We're excited to announce the sixth set of games and software titles to advance through Steam Greenlight, and be offered worldwide distribution via Steam. With weeks of busy voters and exciting new games hitting Greenlight, this batch is comprised of 20 items in total--18 games and two software titles--bringing the total to over 90 titles Greenlit since Steam Greenlight launched in August of last year.
The latest software titles:
PlayClaw - This game recorder got votes for its gaming optimization and utilization of multi-core processors for HD video capture.
GamePlan - This real-time strategy software caught the attention of strategy gamers as a way to help plan strategy and tactics for their favorite team-based online games.
The latest games:
Agarest: Generations of War - This Japanese role-playing strategy game quickly shot up the charts and will now add to the small but growing number of Japanese RPGs on Steam.
Angry Video Game Nerd Adventures - Angry Video Game Nerd has built up a huge following on YouTube. That popularity appears to have translated into raging success in Greenlight with the game that bears his name rocketing to the top in only 9 days.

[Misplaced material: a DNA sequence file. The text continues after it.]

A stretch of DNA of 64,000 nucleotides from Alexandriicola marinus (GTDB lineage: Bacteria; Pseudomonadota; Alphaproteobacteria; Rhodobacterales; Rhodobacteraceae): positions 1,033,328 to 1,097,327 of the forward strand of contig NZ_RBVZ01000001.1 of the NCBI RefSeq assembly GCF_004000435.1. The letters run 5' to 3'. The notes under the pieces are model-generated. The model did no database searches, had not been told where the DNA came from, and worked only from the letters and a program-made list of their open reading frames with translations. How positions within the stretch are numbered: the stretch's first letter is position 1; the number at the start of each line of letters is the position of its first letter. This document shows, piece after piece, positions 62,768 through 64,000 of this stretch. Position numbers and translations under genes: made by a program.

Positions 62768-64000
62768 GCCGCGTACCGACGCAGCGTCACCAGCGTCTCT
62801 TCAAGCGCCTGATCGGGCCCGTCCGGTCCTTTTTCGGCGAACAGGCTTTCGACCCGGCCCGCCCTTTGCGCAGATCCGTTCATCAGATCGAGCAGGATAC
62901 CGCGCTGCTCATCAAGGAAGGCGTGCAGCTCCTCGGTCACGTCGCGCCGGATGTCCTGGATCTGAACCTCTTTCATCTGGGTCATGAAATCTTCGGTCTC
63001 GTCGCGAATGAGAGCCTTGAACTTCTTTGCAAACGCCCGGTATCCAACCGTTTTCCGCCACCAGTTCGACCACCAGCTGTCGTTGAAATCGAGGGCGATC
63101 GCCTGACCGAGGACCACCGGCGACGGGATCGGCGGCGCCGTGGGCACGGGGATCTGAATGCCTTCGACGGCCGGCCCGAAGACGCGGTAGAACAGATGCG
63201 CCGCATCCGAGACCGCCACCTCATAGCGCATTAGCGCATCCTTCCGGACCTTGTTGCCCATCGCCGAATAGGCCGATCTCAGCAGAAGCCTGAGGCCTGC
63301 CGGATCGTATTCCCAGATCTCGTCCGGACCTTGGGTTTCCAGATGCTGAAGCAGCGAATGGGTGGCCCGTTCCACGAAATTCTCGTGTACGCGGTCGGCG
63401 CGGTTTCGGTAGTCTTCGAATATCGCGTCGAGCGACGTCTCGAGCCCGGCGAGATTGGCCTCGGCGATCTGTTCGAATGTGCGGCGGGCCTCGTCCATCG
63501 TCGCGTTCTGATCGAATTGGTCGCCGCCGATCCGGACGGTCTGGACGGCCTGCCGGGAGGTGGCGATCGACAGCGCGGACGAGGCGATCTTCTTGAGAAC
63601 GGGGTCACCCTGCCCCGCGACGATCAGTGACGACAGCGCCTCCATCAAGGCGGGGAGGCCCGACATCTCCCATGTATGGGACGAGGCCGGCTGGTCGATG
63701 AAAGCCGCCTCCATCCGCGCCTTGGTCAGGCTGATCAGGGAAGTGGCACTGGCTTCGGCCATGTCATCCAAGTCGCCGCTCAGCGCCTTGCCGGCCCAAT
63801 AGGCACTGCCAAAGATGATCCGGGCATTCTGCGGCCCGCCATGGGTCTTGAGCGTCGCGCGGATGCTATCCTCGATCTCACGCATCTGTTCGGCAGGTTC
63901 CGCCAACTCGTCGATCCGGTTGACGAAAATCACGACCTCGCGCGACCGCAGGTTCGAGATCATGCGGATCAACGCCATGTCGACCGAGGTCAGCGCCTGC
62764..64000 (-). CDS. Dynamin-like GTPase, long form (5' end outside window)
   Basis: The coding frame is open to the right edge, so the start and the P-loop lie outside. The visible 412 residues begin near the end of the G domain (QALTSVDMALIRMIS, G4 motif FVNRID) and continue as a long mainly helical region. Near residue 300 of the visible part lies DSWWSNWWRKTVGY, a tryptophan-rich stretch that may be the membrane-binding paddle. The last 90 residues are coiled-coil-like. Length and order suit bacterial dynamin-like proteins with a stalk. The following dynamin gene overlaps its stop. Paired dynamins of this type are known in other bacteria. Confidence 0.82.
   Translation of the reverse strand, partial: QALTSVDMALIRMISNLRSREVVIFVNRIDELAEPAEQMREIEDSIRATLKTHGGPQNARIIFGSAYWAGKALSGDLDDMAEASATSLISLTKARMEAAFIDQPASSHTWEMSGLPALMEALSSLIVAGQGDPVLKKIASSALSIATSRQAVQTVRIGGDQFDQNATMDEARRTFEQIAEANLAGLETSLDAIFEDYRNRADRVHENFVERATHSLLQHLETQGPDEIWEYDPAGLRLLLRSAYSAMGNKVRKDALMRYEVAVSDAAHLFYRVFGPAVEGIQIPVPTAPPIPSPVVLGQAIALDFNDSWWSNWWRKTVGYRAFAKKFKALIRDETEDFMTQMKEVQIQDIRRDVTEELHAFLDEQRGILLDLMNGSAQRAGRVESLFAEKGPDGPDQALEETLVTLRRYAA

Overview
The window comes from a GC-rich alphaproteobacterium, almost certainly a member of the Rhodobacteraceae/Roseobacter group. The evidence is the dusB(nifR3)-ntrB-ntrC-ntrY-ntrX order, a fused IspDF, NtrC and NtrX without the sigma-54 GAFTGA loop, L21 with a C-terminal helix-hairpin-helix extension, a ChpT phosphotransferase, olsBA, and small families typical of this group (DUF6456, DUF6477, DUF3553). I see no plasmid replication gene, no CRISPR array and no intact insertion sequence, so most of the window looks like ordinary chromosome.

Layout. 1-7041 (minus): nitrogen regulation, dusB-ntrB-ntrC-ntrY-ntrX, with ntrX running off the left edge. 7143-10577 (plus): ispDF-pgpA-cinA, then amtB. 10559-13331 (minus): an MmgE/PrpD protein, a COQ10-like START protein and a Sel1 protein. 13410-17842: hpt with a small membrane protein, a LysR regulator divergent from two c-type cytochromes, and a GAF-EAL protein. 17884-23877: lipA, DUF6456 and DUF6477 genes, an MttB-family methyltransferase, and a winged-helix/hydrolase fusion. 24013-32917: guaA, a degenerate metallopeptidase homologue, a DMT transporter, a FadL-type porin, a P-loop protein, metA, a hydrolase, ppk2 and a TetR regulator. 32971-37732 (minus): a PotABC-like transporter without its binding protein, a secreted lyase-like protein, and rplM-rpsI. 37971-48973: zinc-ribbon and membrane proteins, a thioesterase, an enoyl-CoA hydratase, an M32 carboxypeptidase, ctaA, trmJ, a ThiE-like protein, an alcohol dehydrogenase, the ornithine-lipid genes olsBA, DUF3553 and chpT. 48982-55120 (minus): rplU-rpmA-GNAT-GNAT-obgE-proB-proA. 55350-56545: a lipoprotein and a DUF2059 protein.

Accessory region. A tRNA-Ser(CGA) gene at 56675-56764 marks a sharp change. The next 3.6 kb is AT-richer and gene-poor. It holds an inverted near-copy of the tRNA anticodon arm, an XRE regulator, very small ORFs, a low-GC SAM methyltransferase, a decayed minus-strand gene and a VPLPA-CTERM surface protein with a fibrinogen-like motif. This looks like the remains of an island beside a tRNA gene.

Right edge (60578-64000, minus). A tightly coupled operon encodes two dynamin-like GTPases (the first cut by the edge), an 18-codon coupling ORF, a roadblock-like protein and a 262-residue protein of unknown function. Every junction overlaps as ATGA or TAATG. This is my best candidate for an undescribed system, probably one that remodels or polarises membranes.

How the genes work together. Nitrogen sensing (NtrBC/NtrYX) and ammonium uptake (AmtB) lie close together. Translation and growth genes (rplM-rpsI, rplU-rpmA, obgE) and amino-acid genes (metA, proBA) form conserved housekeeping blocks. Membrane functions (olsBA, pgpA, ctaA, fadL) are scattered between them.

Battle Worlds: Kronos - This richly-colored turn-based strategy game blew through its Kickstarter goal and jumped quickly up the Greenlight charts with votes of excited strategy fans.
City of Steam - This free-to-play action RPG received a lot of visibility and votes from their beta at the beginning of the year, and now look forward to running another beta soon.
Cradle - This first-person adventure game caught the attention of Greenlight voters with its beautiful graphics, unique atmosphere, and compelling soundtrack.